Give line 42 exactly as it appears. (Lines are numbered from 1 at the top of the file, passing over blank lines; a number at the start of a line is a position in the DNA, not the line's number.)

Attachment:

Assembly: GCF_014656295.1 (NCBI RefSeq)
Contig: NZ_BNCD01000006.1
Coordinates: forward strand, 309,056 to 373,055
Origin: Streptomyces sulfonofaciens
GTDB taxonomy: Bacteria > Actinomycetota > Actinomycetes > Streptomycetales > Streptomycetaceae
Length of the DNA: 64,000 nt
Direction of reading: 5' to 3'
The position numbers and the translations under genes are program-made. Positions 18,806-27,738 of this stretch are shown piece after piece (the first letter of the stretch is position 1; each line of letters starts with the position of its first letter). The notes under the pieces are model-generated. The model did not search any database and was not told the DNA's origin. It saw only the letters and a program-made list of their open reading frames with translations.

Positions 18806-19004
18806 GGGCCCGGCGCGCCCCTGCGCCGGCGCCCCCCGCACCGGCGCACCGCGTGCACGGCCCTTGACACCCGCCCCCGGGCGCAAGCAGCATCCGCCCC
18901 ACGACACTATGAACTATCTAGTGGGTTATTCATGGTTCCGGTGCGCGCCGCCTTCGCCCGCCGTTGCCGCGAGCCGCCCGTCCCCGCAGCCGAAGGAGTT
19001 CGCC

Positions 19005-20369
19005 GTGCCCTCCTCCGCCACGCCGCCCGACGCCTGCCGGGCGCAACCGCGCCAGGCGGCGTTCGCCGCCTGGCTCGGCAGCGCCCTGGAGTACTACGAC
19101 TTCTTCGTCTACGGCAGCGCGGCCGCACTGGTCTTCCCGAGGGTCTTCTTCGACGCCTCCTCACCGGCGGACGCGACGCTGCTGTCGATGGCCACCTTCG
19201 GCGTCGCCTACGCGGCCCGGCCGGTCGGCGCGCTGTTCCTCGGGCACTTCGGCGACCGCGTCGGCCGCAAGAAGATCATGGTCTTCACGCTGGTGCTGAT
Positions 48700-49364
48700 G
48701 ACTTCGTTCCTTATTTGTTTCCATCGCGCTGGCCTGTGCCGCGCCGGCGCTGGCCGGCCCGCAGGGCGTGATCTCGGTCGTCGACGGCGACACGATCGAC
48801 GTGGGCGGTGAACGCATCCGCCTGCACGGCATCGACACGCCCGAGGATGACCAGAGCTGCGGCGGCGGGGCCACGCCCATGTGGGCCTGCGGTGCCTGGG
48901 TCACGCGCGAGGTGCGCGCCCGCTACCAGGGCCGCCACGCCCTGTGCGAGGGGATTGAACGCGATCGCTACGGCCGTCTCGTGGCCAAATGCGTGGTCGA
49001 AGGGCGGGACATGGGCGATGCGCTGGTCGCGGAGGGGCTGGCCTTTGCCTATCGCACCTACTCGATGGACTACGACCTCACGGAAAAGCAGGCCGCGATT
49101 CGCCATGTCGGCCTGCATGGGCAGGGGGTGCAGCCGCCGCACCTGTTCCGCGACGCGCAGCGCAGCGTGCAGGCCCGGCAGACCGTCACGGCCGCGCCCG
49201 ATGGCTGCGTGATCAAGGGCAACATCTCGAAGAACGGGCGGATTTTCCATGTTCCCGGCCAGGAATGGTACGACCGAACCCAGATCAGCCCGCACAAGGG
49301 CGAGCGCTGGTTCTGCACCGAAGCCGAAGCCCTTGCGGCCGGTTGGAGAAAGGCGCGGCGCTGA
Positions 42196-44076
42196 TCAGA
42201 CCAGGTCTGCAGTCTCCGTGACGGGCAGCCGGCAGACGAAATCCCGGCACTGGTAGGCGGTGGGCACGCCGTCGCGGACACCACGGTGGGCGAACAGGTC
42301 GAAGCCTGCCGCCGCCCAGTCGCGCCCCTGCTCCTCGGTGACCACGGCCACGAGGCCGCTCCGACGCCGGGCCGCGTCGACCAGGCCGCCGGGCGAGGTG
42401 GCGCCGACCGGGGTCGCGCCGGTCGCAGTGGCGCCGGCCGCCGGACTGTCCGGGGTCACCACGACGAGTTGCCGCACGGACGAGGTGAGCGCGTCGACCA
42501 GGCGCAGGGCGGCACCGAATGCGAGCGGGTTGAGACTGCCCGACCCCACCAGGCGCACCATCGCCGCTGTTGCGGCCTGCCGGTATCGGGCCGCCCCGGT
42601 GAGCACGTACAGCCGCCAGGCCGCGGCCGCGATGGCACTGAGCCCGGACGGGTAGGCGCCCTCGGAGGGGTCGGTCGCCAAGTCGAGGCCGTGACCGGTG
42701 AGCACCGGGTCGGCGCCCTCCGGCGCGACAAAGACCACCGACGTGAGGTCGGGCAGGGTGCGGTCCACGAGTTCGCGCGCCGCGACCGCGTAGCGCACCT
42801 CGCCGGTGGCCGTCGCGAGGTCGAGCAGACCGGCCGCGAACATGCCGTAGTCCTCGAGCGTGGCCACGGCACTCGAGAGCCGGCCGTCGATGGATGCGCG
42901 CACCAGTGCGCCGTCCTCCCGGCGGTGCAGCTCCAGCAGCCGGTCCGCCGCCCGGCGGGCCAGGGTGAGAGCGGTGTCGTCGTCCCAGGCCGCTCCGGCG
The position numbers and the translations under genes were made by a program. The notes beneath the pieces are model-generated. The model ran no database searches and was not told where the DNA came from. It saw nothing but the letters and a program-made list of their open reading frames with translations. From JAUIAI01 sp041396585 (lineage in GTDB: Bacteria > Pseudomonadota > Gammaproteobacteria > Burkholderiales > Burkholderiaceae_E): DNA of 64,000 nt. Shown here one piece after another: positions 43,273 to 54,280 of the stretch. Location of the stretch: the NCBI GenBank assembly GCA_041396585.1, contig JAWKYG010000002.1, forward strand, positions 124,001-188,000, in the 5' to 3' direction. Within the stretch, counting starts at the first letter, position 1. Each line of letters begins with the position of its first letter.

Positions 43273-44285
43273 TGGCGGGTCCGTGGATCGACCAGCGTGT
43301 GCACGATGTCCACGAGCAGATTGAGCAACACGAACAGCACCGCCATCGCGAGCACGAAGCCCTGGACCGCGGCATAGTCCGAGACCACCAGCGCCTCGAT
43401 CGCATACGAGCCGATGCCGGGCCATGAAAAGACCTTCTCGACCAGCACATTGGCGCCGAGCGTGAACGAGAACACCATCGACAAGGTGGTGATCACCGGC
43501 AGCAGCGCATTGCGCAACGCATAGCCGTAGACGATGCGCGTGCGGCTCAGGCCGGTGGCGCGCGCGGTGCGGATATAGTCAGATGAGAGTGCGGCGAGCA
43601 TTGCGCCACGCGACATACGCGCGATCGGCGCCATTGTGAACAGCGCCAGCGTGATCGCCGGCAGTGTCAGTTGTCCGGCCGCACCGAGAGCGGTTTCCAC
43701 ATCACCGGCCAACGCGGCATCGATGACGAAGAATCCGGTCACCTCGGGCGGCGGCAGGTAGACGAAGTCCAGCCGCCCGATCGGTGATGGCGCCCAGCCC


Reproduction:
43601 TTGCGCCACGCGACATACGCGCGATCGGCGCCATTGTGAACAGCGCCAGCGTGATCGCCGGCAGTGTCAGTTGTCCGGCCGCACCGAGAGCGGTTTCCAC